Null hacking — Reproducibility and its Discontents — take II

Most scientific types have heard about p hacking, but not null hacking.

Start with p hacking.  It’s just running statistical test after statistical test on your data until you find something unlikely to occur by chance more than 5% of the time (a p of .05) making it worthy of publication (or at least discussion).

It’s not that hard to do, and I faced it day after day as a doc and had to give worried patients a quick lesson in statistics.  The culprit was something called a chem-20, which measured 20 different things (sodium, potassium, cholesterol, kidney tests, liver tests, you name it).  Each of the 20 items had a normal range in which 95% of the values from a bunch of (presumably) normal people would fall.  This of course means that 2.5% of all results would be outside the range on the low side, and 2.5% would be outside the range on the upside.

Before I tell you, how often would you expect to get a test where all 20 tests were normal?

The chance of a single test being normal is .95, two tests .95 * .95 = .90, 4 tests .90 * .90 = .81, 8 tests .81 * .81 = .65, 16 tests .65 *.65 = .42, 20 tests .42 * .81 = .32.

Less than 1/3 of the time.

That’s p hacking.  It has been vigorously investigated in the past few years in psychology, because a lot of widely cited results in supposedly high quality journals couldn’t be reproduced.  See the post of 6/16 at the end for the initial work.

It arose because negative results don’t win you fame and fortune and don’t get published as easily.

So there has been a very welcome and salutary effort to see if results could be confirmed — only 39% were — see the copy of the old post at the end.

So all is sweetness and light with the newly found rigor.  Not so fast says Proc. Natl. Acad. Sci. vol. 116 pp. 25535 – 25545 ’19.  The same pressures that lead investigators to p hack their result to get something significant and publishable, leads the replicators to null hack their results to win fame and fortune by toppling a psychological statue.

At this point it’s time for a Feynman quote “The first principle is that you must not fool yourself and you are the easiest person to fool.”

The paper talks about degrees of freedom available to the replicator, which in normal language just means how closely do you have to match the conditions of the study you are trying to replicate.

Obviously this is impossible for one of the studies and its replication they discuss — whether the choice of language used in a mailing  to urge people to vote in an election had any effect on whether they actually voted.  Obviously you can’t arrange to have the two hard fought elections in which there was a lot of interest of the initial study run again.  But the replicators choose a bunch of primaries in which interest and turnout was low, casting doubt on their failure to replicate the original results (which was that language DID make a difference in voter turnout).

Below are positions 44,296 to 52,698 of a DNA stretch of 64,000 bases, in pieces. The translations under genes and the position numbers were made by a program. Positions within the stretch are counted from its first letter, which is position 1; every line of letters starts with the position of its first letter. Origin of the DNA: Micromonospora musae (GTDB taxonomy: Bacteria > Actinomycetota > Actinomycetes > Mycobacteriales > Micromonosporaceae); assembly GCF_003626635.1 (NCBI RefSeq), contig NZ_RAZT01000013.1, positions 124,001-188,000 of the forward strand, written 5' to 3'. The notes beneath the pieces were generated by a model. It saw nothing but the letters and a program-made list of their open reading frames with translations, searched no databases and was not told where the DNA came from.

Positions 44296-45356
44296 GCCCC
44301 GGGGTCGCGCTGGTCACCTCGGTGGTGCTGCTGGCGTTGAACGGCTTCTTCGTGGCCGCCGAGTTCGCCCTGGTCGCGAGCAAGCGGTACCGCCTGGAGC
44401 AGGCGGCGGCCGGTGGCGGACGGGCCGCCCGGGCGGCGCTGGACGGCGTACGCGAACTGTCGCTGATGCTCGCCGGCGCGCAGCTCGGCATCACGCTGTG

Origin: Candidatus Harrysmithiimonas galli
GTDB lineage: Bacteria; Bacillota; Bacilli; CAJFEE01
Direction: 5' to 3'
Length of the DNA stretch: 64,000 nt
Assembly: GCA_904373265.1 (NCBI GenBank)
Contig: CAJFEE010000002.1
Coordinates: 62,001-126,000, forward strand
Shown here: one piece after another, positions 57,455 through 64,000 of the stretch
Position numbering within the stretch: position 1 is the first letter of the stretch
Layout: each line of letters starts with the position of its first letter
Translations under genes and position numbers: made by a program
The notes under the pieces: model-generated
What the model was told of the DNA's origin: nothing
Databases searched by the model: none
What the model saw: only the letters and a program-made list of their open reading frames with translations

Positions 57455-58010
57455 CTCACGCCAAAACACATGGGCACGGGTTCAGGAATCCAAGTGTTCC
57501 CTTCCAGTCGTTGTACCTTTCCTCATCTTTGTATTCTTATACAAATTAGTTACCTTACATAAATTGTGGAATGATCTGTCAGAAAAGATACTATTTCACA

Then the authors of the PNAS paper reanalyzed the data of the replicators a different way, and found that the original study was replicated.  This is the second large degree of freedom, the choice of the way to analyze the raw data — the same as the original authors or differently — “reasonable people may differ” about these matters.

There’s a lot more in the paper including something called the Bayesian Causal Forest which is a new method of data analysis which the authors favor (which I confess I don’t understand).

Here’s the old post  of 6/16

Reproducibility and its discontents

“Since the launch of the clinicaltrials.gov registry in 2000, which forced researchers to preregister their methods and outcome measures, the percentage of large heart-disease clinical trials reporting significant positive results plummeted from 57% to a mere 8%”. I leave it to you to speculate why this happened, but my guess is that probably the data were sliced and diced until something of significance was found. I’d love to know what the comparable data is on anti-depressant trials. The above direct quote is from Proc. Natl. Acad. Sci. vol. 113 pp. 6454 – 6459 ’16. The article looked at the 100 papers published in ‘top’ psychology journals, about which much has been written — here’s the reference to the actual paper — Open Science Collaboration (2015) Psychology. Estimating the reproducibility of psychological science. Science 349(6251):aac4716.

The sad news is that only 39% of these studies were reproducible. So why beat a dead horse? The authors came up with something quite useful — they looked at how sensitive to context each of the 100 studies actually was. By context they mean the time of the study (e.g., pre- vs. post-Recession), culture (e.g., individualistic vs. collectivistic culture), the location (e.g., rural vs. urban setting), or the population (e.g., a racially diverse population vs. a predominantly White or Black or Latino population). Their conclusions were that the contextual sensitivity of the research topic was associated with replication success (e.g. the more context sensitive, the less likely it was that the study could be reproduced). This was even after statistically adjusting for several methodological characteristics (e.g., statistical power, effect size, etc. etc). The association between contextual sensitivity and replication success did not differ across psychological subdisciplines.

Addendum 15 June ’16 — Sadly, the best way to say this is — The more likely a study is to be true (replicable) the more likely it is to be not generally applicable (e.g. useful).

So this is good. Up to now the results of psychology studies have been reported in the press as of general applicability (particularly those which enforce the writer’s preferred narrative). Caveat emptor is two millenia old. Carl Sagan said it best — “Extraordinary claims require extraordinary evidence.”